We called her Maruja
The day my Great Grandmother died i didn't cry. I finished talking with my family over Skype, i turned my iPad off and i just sit on my bed. I stayed in silence, looking at my hands that had fallen upon my lap. It felt strange, i wanted to be sad and despite the emptiness of not seeing her again, i could not find a reason to be sad.
Her name was Elizabeth, we called her Maruja
My Great Grandmother had Alzheimer, she started showing signs of it when i was around 12. Or at least that’s the age that i have a recollection of acknowledging the decease. I witness the sorrow and confusion, the mornings where she couldn't recognize anyone, and the moments she jumped in her memories. The hardest part was for my grandma and my mom. For my grandma she had to see her mother forget her daughters and sons, see the person she call mother become a husk of her former self. For my mother it was the same, with the aggregated to look over my grandmother and make sure she didn't fall in depression, and be for her to help with anything needed.
On my part i don't remember her as a person. I mean i don't remember her as her, i remember just a person that enter and fall out of memories. But at the same time it gave me a glimpse into how she was in her younger years.There is one time i remember fondly; One time my mom and i were driving her back from a doctors appointment.
The visit to doctors were always something dreadful for her, at the time she reach her 90s her skin lost all moisture and become leathery and fragile. And so doctor regularly needed to take her pulse and take blood samples, which turn painful and make her irritable and angry. Normally you would hear someone argue and complain the entire day after having to go through all that ordeal, but then her Alzheimer would kick in, and she would forget all of it.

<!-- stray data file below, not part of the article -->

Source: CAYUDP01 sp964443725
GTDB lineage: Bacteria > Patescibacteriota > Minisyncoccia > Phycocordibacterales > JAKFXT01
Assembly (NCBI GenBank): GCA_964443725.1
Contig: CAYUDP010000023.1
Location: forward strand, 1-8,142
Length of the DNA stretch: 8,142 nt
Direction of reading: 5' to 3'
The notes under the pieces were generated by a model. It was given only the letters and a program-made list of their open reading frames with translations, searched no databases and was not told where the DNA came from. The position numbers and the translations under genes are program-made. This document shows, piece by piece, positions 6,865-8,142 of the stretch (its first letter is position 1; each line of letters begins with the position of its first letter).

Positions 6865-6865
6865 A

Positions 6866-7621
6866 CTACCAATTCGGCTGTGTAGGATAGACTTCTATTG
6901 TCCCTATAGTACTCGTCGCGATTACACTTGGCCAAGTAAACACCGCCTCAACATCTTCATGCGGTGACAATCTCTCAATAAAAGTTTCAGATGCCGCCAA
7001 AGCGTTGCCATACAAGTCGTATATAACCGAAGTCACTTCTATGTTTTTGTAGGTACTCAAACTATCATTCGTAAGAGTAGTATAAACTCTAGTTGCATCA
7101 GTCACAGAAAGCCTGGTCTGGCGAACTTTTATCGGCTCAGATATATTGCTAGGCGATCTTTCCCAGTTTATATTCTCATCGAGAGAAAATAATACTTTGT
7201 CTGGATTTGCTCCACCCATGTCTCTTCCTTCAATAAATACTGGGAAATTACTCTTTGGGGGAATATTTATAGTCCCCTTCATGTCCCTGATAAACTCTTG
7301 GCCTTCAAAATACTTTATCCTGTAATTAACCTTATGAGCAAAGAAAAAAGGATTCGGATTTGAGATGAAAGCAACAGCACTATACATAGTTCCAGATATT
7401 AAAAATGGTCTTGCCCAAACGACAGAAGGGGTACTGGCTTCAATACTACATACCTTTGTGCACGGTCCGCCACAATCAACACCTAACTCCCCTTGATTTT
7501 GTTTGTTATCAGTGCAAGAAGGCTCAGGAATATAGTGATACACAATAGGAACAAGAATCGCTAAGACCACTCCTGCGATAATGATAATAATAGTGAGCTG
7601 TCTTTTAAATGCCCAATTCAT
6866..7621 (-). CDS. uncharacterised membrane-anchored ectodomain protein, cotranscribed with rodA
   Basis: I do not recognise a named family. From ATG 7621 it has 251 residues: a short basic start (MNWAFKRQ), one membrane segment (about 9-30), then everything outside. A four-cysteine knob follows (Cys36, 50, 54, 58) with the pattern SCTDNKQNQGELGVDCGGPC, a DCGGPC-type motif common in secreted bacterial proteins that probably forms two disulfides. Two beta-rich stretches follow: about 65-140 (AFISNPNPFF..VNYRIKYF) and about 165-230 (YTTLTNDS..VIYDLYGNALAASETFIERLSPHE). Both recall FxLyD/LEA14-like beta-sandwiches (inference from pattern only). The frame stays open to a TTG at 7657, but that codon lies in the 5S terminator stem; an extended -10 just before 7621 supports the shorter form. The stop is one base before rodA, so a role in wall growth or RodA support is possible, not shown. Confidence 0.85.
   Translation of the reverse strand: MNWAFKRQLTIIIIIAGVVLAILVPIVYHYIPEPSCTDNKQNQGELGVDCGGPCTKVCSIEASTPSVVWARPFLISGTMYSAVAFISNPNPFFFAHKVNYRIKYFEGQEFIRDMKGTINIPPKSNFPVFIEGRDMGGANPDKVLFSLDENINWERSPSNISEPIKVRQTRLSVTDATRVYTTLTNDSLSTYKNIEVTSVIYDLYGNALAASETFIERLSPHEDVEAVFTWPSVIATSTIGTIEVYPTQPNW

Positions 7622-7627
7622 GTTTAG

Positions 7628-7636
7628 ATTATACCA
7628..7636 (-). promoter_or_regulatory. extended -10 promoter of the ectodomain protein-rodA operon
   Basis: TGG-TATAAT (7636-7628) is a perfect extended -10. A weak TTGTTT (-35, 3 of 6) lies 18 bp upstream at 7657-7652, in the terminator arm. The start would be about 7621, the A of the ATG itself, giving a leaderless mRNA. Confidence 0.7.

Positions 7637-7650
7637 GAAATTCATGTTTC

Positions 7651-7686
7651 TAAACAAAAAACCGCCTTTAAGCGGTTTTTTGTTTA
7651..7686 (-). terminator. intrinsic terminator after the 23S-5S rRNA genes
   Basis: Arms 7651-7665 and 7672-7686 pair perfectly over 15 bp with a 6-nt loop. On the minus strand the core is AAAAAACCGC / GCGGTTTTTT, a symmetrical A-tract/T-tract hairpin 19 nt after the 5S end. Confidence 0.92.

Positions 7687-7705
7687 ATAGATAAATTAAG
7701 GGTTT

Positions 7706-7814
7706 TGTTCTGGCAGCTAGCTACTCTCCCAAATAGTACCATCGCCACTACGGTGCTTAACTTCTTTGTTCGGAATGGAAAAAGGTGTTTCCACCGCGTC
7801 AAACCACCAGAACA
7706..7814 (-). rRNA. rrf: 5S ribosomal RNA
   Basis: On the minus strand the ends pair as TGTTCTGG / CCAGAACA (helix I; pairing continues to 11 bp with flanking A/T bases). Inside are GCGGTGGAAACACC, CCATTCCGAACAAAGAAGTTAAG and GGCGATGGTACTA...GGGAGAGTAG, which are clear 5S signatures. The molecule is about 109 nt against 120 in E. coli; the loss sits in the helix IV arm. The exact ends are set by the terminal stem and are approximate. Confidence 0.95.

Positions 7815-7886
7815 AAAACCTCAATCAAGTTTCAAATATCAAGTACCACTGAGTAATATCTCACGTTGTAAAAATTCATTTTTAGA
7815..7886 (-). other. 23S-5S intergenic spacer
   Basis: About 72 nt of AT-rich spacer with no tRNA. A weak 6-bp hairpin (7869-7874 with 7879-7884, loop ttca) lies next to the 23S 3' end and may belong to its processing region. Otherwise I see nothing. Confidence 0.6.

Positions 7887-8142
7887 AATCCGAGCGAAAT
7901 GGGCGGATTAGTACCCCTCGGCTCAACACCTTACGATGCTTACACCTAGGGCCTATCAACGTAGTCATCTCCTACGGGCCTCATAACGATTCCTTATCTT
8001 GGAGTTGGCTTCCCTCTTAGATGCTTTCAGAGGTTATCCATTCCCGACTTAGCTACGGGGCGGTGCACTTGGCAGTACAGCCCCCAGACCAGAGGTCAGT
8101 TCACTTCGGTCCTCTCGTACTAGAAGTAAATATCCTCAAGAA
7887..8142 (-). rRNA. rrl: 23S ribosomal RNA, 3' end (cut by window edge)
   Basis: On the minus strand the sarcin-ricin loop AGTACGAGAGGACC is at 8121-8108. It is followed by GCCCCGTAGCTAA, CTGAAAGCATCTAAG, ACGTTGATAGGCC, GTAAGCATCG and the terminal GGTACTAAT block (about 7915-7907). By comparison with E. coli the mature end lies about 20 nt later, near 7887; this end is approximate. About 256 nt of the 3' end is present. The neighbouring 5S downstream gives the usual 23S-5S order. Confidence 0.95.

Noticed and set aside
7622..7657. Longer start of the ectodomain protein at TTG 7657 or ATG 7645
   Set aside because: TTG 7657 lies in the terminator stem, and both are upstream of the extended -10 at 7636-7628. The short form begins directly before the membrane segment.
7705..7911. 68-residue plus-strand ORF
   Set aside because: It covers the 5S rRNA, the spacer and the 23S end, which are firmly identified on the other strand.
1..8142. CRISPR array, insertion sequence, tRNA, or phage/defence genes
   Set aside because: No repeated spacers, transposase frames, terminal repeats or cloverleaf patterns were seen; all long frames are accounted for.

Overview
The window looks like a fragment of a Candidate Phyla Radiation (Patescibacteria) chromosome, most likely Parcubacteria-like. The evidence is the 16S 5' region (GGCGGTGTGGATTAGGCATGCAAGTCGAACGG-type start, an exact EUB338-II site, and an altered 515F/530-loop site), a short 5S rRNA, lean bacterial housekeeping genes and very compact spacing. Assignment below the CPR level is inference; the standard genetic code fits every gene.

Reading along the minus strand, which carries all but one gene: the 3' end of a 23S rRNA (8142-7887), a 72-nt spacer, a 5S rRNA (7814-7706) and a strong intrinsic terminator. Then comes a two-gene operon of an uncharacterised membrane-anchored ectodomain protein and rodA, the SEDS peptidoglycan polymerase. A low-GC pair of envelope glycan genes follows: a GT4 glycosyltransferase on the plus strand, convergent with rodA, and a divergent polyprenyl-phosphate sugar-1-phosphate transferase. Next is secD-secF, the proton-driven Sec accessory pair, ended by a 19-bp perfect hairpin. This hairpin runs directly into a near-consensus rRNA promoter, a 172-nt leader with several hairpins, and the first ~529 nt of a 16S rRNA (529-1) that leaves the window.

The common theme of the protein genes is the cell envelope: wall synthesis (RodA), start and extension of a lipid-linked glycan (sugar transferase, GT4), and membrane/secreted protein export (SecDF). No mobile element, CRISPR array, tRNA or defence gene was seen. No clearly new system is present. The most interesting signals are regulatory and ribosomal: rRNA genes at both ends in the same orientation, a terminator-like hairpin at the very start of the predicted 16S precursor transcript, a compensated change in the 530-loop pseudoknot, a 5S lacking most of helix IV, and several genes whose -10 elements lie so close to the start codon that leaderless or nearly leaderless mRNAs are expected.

During one of those times, we were driving her and my mom was chatting to her, distracting her and making sure that if she had a jump in memory she was in a safe place. Ready for an explanation, and then during one of her answers she went quiet. Completely silent, something that trow me off, so i turned around from my front seat and looked at her:
“Are you OK Maruja?”
“Where are we going?” she asked in a shy voice.
“Home, we are going back from the doctor”
I looked at her with curiosity, she was using a tone of voice that i have never heard before.
“i cant” she said still looking out the window.
“cant what Maruja?”
“i cant leave, i need to be there”
“Be where?” i was curious, she sounded so different than what i used to know and i could see a different look in her eyes.
“I need to be there in the school, papa said he would pick me up. He would be mad if I’m not there”
I stood there in silence, watching a 10 year old Elizabeth, a memory of a young girl trapped in a fragile aging body. I saw my great grandmother as child, i lived a moment of her past. And for a brief moment i smiled as i realized this. Before i could ask something else, she turned her gaze on me, glassy eyes by age.
“We must cook chicken tonight for everyone” she was back to her older self.
I realized why i wasn't sad for her passing. I lay down on my bed looking at the ceiling, and for that night i recollected that memory over and over again, until i fell asleep. I got to met Maruja as a child, and so i remember her always like that, not fragile and old. Every time i thought of her, i saw that shy good child scared of the thought of not begin there for when her father would pick her from school.
I knew her old, and i knew her young. Her name was Elizabeth, we called her Maruja.